The large bulbs are covered with a thick, fibrous, coconut-like husk, which was used for brushes by the Indians. Also used as a poison oak remedy. In the past (and still in use in some cultures, notably rainforest tribes) saponin containing plants were used as a fish poison.Horizon Herbs
These perennials typically grow between 24-36 in tall, and should be spaced 18-24 in apart. They prefer to grow in full sun, in rocky soil or clay. It’s native to California and Oregon, but it will grow anywhere where it doesn’t get below -15*.
Soapwort or Bouncing Bet is a beautiful flower used in many English gardens. If you soak the whole plant, but particularly the root in warm water, it will produce a gentle, sudsy wash water. You can also boil the plant and roots to produce a nice soapy solution.
For a quick wash, rub the leaves or root with water for a reasonable lather. This plant is great for washing delicate items and baby clothing, but it would not be suitable for bathing a baby as the suds will irritate the eyes, and it should not be swallowed.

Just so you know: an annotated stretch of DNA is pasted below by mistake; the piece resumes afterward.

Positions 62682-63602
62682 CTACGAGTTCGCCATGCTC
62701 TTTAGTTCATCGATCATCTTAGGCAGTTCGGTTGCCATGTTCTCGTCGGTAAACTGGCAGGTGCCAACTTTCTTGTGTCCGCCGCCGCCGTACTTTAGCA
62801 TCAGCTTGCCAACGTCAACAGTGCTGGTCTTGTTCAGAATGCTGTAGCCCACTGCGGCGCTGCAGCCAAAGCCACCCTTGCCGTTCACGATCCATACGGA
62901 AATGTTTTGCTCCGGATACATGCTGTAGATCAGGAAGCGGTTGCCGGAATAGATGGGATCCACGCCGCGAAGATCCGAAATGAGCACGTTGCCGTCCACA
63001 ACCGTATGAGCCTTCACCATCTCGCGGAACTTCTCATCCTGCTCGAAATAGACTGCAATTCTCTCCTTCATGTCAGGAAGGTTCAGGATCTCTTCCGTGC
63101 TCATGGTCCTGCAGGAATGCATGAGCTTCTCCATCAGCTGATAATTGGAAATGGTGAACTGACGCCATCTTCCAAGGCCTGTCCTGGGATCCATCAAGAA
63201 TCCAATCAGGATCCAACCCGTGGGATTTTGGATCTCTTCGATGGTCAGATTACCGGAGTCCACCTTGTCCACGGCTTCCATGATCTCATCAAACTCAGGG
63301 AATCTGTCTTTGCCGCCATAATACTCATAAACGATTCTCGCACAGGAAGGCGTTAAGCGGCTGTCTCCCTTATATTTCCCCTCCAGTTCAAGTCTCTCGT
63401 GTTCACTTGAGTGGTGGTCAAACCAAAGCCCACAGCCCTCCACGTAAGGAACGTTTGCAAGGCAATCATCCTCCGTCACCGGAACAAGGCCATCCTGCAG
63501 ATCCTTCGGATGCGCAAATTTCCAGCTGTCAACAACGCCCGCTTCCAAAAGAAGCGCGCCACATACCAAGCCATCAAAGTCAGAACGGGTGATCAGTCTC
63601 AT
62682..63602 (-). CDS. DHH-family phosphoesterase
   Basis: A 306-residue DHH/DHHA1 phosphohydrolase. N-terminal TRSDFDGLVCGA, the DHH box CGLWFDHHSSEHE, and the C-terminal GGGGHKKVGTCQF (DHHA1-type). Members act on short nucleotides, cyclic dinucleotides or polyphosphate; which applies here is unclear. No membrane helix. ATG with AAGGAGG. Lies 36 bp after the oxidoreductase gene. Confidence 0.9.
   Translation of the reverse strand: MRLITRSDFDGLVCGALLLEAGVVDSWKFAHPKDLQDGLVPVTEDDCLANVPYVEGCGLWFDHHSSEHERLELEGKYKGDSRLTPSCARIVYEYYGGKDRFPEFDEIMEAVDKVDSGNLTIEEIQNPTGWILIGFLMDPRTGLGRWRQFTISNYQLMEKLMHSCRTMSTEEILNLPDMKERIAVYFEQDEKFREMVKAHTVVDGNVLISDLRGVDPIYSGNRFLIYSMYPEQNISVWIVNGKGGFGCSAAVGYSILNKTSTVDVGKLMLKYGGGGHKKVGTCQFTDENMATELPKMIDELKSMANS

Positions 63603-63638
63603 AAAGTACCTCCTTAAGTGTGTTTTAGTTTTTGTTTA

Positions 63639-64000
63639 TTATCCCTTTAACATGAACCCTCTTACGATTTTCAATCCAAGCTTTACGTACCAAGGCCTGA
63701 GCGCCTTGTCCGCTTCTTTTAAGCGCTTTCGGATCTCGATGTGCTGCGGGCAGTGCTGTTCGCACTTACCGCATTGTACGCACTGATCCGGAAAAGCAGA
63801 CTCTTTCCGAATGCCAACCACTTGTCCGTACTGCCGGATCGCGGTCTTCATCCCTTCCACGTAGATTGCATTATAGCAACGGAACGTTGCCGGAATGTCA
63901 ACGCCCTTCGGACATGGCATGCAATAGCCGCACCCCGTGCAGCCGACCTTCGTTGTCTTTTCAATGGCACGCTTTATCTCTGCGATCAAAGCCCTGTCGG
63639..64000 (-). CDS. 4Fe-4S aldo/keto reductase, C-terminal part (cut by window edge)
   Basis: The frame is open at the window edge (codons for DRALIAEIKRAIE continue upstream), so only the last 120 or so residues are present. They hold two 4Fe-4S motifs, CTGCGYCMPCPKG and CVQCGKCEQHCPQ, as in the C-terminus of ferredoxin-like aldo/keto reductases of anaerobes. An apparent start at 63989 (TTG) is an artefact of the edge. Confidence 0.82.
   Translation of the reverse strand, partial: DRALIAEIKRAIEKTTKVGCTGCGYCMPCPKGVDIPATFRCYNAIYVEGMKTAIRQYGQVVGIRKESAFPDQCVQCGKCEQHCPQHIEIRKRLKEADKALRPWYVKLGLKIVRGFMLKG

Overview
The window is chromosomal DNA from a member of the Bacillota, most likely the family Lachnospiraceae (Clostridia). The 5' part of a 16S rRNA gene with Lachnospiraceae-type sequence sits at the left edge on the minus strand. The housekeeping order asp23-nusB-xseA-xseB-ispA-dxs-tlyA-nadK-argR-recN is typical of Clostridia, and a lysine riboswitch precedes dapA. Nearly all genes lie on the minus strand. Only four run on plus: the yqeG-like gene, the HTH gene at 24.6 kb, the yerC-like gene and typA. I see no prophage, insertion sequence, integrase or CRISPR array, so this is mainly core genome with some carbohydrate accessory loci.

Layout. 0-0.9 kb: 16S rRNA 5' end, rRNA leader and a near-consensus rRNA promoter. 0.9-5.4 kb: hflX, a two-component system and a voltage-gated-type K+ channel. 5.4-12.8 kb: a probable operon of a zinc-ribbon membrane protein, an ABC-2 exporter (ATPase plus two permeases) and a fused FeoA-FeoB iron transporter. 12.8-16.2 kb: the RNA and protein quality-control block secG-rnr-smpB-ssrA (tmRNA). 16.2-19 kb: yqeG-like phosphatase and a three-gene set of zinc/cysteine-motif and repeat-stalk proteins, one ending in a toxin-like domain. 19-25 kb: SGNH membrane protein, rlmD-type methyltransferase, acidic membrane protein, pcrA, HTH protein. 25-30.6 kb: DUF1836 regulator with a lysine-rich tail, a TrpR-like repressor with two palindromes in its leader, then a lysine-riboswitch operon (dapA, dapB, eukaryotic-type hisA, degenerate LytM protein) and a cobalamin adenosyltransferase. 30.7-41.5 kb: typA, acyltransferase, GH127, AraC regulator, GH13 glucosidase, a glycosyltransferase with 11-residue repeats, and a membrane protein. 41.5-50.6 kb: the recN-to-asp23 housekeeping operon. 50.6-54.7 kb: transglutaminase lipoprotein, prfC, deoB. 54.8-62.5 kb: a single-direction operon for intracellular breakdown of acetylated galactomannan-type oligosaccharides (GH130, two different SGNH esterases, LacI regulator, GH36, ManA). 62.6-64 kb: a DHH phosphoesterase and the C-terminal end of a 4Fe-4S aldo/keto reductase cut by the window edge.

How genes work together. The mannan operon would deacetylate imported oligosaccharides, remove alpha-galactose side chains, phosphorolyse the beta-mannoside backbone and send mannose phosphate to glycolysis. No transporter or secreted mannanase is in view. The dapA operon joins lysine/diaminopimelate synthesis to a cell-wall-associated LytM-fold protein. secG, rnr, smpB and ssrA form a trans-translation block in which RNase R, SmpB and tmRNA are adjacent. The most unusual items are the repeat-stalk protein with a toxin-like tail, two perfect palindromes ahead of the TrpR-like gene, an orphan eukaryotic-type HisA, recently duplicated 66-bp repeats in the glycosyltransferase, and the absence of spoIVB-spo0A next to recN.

Grows best in full sun, and well drained soil. Hardy in all zones. Spreads readily.
The trunk and crushed roots of the soapweed yucca or yucca glauca are exceptionally concentrated with saponins, and make a fine soap or hydrating shampoo. The dried leaves can also be made into baskets, sandals and rope.
Yucca thrives in the Southwest region of the US, in dry climates. It can only tolerate temperatures down to 20*. Requires full sun and fast draining soil. Can grow as tall as 18′.
You can order all of these plants/seeds from Horizon Herbs. Personally, I’ll be ordering the Amole Lily and the Soapwort. I’d like to experiment with them both, and see which I like the best. Unfortunately, Yucca probably wouldn’t grow too well here in the Southeast.
English Ivy (Hedera helix) is a widely planted evergreen vine that is prized for its dense foliage and ability to climb walls and other structures. However, English Ivy is also high in saponins.